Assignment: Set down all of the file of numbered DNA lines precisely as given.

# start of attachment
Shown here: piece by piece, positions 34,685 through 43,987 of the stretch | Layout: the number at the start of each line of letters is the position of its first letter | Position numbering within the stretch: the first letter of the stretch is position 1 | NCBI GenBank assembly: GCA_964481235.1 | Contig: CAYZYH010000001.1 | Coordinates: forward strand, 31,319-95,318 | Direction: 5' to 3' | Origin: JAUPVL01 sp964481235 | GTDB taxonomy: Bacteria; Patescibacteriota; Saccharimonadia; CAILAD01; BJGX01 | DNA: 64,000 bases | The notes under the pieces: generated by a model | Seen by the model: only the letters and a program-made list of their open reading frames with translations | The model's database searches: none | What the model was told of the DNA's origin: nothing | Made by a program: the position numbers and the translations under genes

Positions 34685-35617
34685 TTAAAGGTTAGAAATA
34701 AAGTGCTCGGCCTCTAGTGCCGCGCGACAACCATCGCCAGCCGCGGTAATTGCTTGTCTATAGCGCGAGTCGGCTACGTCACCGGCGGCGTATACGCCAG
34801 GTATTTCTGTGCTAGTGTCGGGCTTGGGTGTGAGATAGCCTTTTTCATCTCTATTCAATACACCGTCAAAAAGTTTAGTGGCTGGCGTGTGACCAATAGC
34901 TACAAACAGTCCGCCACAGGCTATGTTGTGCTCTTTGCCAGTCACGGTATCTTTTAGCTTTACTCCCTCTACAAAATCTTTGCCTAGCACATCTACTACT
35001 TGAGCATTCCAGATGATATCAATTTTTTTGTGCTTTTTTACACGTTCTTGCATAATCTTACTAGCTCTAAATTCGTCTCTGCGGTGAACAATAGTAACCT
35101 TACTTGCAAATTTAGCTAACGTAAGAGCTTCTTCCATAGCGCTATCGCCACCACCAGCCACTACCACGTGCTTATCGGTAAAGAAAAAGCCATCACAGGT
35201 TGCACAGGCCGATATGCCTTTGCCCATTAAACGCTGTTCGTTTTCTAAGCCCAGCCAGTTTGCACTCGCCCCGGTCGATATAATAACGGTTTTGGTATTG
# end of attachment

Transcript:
Shown here: piece by piece, positions 34,685 through 43,987 of the stretch | Layout: the number at the start of each line of letters is the position of its first letter | Position numbering within the stretch: the first letter of the stretch is position 1 | NCBI GenBank assembly: GCA_964481235.1 | Contig: CAYZYH010000001.1 | Coordinates: forward strand, 31,319-95,318 | Direction: 5' to 3' | Origin: JAUPVL01 sp964481235 | GTDB taxonomy: Bacteria; Patescibacteriota; Saccharimonadia; CAILAD01; BJGX01 | DNA: 64,000 bases | The notes under the pieces: generated by a model | Seen by the model: only the letters and a program-made list of their open reading frames with translations | The model's database searches: none | What the model was told of the DNA's origin: nothing | Made by a program: the position numbers and the translations under genes

Positions 34685-35617
34685 TTAAAGGTTAGAAATA
34701 AAGTGCTCGGCCTCTAGTGCCGCGCGACAACCATCGCCAGCCGCGGTAATTGCTTGTCTATAGCGCGAGTCGGCTACGTCACCGGCGGCGTATACGCCAG
34801 GTATTTCTGTGCTAGTGTCGGGCTTGGGTGTGAGATAGCCTTTTTCATCTCTATTCAATACACCGTCAAAAAGTTTAGTGGCTGGCGTGTGACCAATAGC
34901 TACAAACAGTCCGCCACAGGCTATGTTGTGCTCTTTGCCAGTCACGGTATCTTTTAGCTTTACTCCCTCTACAAAATCTTTGCCTAGCACATCTACTACT
35001 TGAGCATTCCAGATGATATCAATTTTTTTGTGCTTTTTTACACGTTCTTGCATAATCTTACTAGCTCTAAATTCGTCTCTGCGGTGAACAATAGTAACCT
35101 TACTTGCAAATTTAGCTAACGTAAGAGCTTCTTCCATAGCGCTATCGCCACCACCAGCCACTACCACGTGCTTATCGGTAAAGAAAAAGCCATCACAGGT
35201 TGCACAGGCCGATATGCCTTTGCCCATTAAACGCTGTTCGTTTTCTAAGCCCAGCCAGTTTGCACTCGCCCCGGTCGATATAATAACGGTTTTGGTATTG